9. The Fathers teach us how to interpret Sacred Scripture. Most of the literature we have from the Apostolic and Post-Apostolic Fathers are their homilies, which offer some of the best biblical exegesis imaginable. Examine Saint Augustine’s Tractates on the Gospel of John. His sections on the man born blind and the woman at the well are among Augustine’s finest writings. Basing his thinking on the Fathers of the Church, Henri Cardinal de Lubac, in his work Medieval Exegesis, taught that, in order to understand Sacred Scripture, we need to know that there are four senses that we need to use. These are the literal, the allegorical, the moral and the analogical. The Catechism of the Catholic Church 118 cites a medieval couplet which summarizes these four senses: Lettera gesta docet, quid credas allegoria, moralis quid agas, quo tendas anagogia. (The Letter speaks of deeds; Allegory to faith; the Moral how to act; Anagogy our destiny) or to put it another way, A simple poem attributed to Augustine of Dacia captures the medieval commitment to the four senses of Scripture: “The letter teaches events; allegory what you should believe; morality teaches what you should do, anagogy what mark you should be aiming for.” The Fathers of the Church are among the best scriptural exegetes in history.
10. And finally, the Fathers teach us how to be saints. They were all about holiness of life and, as true pastors of the faith, are all about getting their flock to heaven along with them. In his classic text, Jesus of Nazareth, Pope-Emeritus Benedict XVI stated: “The saints are the true interpreters of Holy Scripture. The meaning of a given passage of the Bible becomes most intelligible in those human beings who have been totally transfixed by it and lived it out.” Each of the Fathers, in his own way, was about teaching deification, the Christian partaking of and participating in the divinity of Christ. Saint Clement of Alexandria stated:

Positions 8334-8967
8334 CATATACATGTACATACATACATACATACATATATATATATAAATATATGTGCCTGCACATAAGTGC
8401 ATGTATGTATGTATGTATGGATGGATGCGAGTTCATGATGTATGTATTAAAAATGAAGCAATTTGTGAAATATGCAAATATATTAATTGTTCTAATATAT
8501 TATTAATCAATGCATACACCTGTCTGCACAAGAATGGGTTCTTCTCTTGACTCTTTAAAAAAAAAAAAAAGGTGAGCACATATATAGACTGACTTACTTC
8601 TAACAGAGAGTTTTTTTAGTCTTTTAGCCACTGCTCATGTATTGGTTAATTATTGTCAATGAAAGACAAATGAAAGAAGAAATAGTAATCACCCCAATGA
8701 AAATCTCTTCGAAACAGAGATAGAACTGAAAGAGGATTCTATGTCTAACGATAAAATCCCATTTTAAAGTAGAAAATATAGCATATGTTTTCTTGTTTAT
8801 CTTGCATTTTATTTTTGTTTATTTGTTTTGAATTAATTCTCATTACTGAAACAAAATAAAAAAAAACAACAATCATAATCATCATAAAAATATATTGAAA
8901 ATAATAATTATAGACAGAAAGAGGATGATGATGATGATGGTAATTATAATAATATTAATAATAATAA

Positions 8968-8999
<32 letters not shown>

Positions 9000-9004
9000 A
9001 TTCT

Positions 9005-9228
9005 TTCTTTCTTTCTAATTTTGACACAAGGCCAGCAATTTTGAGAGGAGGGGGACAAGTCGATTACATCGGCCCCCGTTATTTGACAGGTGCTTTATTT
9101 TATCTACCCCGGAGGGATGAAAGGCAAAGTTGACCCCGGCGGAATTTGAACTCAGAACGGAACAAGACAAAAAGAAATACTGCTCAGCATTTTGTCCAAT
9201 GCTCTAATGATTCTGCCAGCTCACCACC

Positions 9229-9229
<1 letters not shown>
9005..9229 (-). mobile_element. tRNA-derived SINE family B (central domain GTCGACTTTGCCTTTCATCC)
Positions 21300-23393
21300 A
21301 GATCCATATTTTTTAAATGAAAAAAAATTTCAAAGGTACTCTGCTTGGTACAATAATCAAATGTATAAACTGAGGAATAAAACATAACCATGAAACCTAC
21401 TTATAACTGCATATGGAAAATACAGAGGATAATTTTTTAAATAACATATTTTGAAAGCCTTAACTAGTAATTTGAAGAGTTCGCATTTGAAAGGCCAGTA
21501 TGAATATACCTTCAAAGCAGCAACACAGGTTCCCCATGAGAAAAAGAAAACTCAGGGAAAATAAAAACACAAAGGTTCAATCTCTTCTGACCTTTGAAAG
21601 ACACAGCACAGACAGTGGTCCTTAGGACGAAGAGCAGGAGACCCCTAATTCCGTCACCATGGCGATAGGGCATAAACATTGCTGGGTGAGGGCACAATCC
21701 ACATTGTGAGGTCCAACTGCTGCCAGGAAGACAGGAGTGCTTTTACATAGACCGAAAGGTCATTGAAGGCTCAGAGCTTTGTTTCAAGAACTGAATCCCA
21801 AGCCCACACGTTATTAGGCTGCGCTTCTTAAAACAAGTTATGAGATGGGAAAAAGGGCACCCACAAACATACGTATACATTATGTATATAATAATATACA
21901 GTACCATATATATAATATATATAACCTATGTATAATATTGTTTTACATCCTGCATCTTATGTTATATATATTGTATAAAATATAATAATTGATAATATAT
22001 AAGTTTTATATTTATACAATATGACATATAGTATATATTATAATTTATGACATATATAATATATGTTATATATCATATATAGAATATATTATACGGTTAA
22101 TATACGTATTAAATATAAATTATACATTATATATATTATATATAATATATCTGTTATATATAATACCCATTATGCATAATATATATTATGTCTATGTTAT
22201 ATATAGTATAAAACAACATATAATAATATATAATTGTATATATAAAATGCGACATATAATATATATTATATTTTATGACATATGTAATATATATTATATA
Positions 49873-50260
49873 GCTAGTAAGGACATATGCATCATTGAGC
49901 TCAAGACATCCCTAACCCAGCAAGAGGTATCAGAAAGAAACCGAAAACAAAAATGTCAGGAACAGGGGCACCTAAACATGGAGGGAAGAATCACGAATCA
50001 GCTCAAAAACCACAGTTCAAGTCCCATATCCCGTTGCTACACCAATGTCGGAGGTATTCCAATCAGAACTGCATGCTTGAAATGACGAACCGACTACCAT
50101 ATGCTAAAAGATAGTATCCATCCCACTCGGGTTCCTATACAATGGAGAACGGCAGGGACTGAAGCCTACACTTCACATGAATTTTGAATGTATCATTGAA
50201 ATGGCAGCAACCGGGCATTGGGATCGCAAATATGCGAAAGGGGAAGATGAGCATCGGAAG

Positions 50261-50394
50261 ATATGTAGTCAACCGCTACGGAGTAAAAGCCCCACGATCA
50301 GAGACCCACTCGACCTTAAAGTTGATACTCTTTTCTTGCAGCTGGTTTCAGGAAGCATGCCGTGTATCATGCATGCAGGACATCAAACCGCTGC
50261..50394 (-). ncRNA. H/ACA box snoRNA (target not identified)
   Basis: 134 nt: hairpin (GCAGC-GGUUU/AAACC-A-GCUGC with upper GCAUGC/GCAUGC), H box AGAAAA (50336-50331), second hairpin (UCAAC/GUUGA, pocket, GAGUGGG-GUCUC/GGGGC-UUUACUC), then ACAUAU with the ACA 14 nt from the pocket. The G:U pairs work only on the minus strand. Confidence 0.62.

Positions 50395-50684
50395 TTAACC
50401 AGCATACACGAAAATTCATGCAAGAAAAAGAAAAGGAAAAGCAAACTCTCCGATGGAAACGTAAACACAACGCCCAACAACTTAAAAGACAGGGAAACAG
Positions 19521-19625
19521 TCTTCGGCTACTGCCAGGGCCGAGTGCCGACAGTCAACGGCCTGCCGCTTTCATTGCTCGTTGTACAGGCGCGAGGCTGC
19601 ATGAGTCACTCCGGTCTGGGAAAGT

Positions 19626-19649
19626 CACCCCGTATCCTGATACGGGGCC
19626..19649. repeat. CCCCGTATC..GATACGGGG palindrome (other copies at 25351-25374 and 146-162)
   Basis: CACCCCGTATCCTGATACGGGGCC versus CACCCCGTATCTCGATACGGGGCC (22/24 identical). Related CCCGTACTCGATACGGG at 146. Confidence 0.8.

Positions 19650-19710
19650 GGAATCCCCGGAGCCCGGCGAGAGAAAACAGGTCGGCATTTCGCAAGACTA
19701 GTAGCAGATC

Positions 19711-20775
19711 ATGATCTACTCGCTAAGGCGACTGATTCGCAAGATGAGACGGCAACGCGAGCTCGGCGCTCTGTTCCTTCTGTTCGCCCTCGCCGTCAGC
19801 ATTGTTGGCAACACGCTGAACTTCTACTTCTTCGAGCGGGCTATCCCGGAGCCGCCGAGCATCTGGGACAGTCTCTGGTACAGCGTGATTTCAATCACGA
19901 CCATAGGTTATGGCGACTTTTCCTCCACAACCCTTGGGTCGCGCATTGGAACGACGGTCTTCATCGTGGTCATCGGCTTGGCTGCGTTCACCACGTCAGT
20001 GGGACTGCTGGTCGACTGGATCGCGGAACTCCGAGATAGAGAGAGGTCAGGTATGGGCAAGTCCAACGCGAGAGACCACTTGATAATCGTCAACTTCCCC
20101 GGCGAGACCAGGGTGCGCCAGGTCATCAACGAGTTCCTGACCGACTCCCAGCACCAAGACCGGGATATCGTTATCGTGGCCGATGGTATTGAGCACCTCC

For I want, I want to impart to you this grace, bestowing on you the perfect boon of immortality; and I confer on you both the Word and the knowledge of God, My complete self. This am I, this God wills, this is symphony, this the harmony of the Father, this is the Son, this is Christ, this the Word of God, the arm of the Lord, the power of the universe, the will of the Father; of which things there were images of old, but not all adequate. I desire to restore you according to the original model, that ye may become also like Me. I anoint you with the ungent of faith, by which you throw off corruption, and show you the naked form of righteousness by which you ascend to God… And if what belongs to friends be reckoned common property, and man be the friend of God — for through the mediation of the Word has he been made the friend of God — then accordingly all things become man’s, because all things are God’s, and the common property of both the friends, God and man.
It is time, then, for us to say that the pious Christian alone is rich and wise, and of noble birth, and thus call and believe him to be God’s image, and also His likeness, having become righteous and holy and wise by Jesus Christ, and so far already like God. Accordingly this grace is indicated by the prophet, when he says, “I said that ye are gods, and all sons of the Highest.” For us, yea us, He has adopted, and wishes to be called the Father of us alone, not of the unbelieving. Such is then our position who are the attendants of Christ. (Exhortation 12 )
And these 10 reasons are merely a quick overview of these true theologians! What more can I say? I love the Fathers of the Church and you should too. Please get to know and to love the great Fathers of the Church. They inspired Thomas Aquinas, they inspired Pope Benedict, and they surely will continue to inspire you and me.